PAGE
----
Belmont Club

Blood For Oil

Tim Arango and Clifford Krauss of the New York Times report that “despite sectarian bombings and political gridlock, Iraq’s crude oil production is soaring, providing a singular bright spot for the nation’s future and relief for global oil markets as the West tightens sanctions on Iranian exports.” The sky’s the limit apparently. “Foreign executives express cautious optimism that Iraq can eventually produce oil in amounts that could put it in an elite group of exporters with Saudi Arabia and Russia sometime in the 2020s.”

Wait a minute. Surely if America fought a war for oil, then Iraq’s oil resources would be in the hands of evil Republicans? But apparently not. Rather they are in the hands of the Russians and the Chinese. “Exxon Mobil has by far the largest stake of any American company in Iraq, but most of the major players are European and Asian, like Lukoil and Gazprom from Russia, and Chinese companies like China National Petroleum and China National Offshore Oil Corporation.” So there you have it. American blood, Russian and Chinese oil. Funny how that worked out.

From the outset it was clear that Americans were not going get the lion’s share of Iraqi oil. In 2009 “contracts on the first of Iraq’s two-day bidding round went to European and Asian oil companies eager to get back into the market and unafraid of assuming the risk of investing in Iraq. The traditionally less aggressive US oil majors were present but did not submit bids for the five fields on offer.”

The US firms tried going north to Kurdistan where they were welcome. But that made them anathema in the south. American oil companies are now being punished by Baghdad for daring to develop oil resources in the Kurdish regions. Reuters writes that “in the weeks before Iraqi Kurdistan revealed that Exxon Mobil had signed up to explore for oil there, executives at rival Shell faced a dilemma over whether or not to join the U.S. oil major in its foray north and risk angering Baghdad … but at the 11th hour, industry sources say, Royal Dutch Shell backed out and decided to focus on a $17 billion gas deal in the south rather than sign exploration contracts with the Kurdish Regional Government, which the central government could dismiss as illegal and could prompt reprisals.”

The reprisals were not long in coming.

Baghdad has since barred Exxon from bidding in the next round of oil deals, although it says the decision is not final. Exxon was also removed from its lead role in a water injection project in the south, although Iraqi officials denied the move was linked to the Kurdish deal.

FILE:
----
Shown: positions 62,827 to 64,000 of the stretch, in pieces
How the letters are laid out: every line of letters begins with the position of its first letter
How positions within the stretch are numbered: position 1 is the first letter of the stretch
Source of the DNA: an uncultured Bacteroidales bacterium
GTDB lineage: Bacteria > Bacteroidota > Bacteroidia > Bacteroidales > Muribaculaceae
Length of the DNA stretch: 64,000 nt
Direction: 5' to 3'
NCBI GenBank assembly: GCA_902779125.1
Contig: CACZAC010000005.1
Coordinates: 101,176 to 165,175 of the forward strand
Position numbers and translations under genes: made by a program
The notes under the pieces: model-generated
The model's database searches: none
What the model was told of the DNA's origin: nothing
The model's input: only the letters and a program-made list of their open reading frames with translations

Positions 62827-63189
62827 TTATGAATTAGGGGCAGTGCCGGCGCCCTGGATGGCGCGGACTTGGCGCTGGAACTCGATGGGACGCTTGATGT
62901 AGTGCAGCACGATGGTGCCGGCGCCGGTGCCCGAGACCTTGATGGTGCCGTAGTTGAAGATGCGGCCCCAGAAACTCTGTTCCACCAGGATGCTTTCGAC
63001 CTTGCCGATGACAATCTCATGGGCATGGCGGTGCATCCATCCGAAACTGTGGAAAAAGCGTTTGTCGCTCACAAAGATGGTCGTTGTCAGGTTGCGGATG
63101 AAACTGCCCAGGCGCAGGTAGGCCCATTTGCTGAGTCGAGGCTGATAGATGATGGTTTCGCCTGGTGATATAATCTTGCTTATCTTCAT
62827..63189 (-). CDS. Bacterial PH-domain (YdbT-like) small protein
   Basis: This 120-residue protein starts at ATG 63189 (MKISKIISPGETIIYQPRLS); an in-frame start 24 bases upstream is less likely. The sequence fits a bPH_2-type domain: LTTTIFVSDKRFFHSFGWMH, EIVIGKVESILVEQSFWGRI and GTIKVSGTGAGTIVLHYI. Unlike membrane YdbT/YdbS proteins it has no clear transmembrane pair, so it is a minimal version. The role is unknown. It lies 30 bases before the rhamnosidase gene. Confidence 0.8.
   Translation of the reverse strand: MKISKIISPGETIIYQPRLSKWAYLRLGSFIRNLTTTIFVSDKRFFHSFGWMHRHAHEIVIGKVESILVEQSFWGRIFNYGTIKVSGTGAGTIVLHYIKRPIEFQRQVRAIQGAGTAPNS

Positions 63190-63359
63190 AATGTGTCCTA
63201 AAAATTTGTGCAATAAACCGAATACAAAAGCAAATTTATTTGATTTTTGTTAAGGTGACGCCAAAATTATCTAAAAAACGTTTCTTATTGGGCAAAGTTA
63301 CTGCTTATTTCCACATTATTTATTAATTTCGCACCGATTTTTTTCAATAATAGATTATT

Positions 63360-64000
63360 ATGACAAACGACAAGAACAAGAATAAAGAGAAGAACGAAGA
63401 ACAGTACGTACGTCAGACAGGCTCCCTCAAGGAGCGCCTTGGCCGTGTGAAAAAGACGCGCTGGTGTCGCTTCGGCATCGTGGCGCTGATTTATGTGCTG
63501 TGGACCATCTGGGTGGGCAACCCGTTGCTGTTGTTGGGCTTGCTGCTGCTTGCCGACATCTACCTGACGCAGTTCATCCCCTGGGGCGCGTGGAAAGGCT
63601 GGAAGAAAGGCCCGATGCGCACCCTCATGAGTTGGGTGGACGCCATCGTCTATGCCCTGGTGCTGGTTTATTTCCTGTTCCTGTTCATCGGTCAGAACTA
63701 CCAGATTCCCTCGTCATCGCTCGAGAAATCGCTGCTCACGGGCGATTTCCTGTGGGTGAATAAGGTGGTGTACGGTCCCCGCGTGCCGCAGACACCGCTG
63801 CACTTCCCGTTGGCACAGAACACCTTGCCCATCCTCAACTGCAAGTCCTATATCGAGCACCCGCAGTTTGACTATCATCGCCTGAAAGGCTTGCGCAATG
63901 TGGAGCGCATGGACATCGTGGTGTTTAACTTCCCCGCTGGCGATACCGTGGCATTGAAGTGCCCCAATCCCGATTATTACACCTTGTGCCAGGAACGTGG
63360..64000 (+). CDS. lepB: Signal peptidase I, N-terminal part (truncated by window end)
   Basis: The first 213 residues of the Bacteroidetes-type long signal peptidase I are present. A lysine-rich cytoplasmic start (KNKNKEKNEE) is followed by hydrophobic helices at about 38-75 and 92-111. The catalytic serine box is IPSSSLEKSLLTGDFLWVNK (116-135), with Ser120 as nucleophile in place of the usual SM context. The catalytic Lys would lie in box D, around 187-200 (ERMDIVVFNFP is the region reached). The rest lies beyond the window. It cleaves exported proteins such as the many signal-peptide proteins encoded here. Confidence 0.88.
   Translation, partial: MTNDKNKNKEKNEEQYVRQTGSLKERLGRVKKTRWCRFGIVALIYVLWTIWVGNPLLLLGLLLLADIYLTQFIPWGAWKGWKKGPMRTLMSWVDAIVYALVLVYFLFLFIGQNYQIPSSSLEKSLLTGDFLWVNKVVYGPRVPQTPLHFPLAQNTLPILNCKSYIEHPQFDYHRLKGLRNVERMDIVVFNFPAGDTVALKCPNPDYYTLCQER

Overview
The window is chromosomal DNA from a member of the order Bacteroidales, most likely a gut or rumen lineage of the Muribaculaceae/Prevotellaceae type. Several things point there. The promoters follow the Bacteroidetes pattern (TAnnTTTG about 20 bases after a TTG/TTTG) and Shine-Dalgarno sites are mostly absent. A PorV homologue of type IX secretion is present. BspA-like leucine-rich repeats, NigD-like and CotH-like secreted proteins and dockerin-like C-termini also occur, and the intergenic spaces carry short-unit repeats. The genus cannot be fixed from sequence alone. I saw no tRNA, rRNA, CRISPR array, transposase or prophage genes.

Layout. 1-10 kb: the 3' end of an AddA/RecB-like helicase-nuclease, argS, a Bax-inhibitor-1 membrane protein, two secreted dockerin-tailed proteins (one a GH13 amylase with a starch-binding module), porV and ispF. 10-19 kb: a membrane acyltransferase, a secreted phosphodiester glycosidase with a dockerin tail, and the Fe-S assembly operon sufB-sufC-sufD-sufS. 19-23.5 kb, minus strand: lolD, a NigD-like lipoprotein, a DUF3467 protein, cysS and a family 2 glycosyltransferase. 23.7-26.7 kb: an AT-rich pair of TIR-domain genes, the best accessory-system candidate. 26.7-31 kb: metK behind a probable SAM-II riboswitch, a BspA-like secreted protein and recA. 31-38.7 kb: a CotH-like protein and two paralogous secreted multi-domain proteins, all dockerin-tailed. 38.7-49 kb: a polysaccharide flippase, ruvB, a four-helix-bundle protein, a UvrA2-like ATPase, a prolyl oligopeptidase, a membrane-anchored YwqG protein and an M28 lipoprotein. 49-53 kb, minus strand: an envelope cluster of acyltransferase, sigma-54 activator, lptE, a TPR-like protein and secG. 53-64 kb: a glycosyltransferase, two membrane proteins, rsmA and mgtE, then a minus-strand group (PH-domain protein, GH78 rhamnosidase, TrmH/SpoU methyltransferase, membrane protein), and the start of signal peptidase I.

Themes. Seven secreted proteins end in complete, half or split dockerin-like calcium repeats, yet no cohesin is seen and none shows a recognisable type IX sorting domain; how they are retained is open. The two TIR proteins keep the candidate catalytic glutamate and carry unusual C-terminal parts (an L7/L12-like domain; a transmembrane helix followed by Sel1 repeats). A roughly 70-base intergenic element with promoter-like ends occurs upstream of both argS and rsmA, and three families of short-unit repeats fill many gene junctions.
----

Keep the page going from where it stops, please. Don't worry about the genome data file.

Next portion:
If Iraq were fought for “oil” the evidence for it is extremely thin. In 2009 Time sheepishly wrote:

Those who claim that the U.S. invaded Iraq in 2003 to get control of the country’s giant oil reserves will be left scratching their heads by the results of last weekend’s auction of Iraqi oil contracts: Not a single U.S. company secured a deal in the auction of contracts that will shape the Iraqi oil industry for the next couple of decades. Two of the most lucrative of the multi-billion-dollar oil contracts went to two countries which bitterly opposed the U.S. invasion — Russia and China — while even Total Oil of France, which led the charge to deny international approval for the war at the U.N. Security Council in 2003, won a bigger stake than the Americans in the most recent auction.

What gave the European, Russian and Chinese companies the edge? Why ‘other considerations’. “The bidding was extremely tough,” said one official in Baghdad, in an email. “My guess is that [the U.S. companies] could not match the offers from others.” There’s a moral in there somewhere, or perhaps a lack of it. There may even be traces of a monstrous calumny laid upon those who it now turns out, deserved none of it. But if anyone’s waiting for an apology from that paragon of virtue, the Left, they shouldn’t  hold their breath now that Russia and China have the money.

But it’s not really the Left’s fault. It’s everyone else’s fault for taking them seriously. For actually believing they sincerely mean it when they say they are the unselfish defenders of the downtrodden; the guys who care nothing for money and everything about principle. Consider the correct attitude towards capitalism. Making a profit is immoral right? Well tell the Obama campaign.

If anyone is wearing any item sporting the “O” logo created by the Obama campaign, the campaign wants that money from the sale going straight to their coffers, reports the Associated Press. So the Obama campaign is suing

“We have always cooperatively worked with Democratic campaigns,” he said. Schwat said his company, which is based in Washington, has been providing Democrats with political materials since 1985 and worked with the presidential campaigns of Bill Clinton, John Kerry, Al Gore and Howard Dean, among others. He said state and county groups rely on his site, which supports only Democrats, to get materials. And he said those groups don’t want to go to Obama’s website and pay more. For example, a white T-shirt with the Obama logo is $30 at the campaign’s site, but a group that wants to buy in bulk can get 500 from at $5.49 each.

Can’t have people saving money can we? In the end the Left gets both the money and the moral high ground. Why? We believed them.

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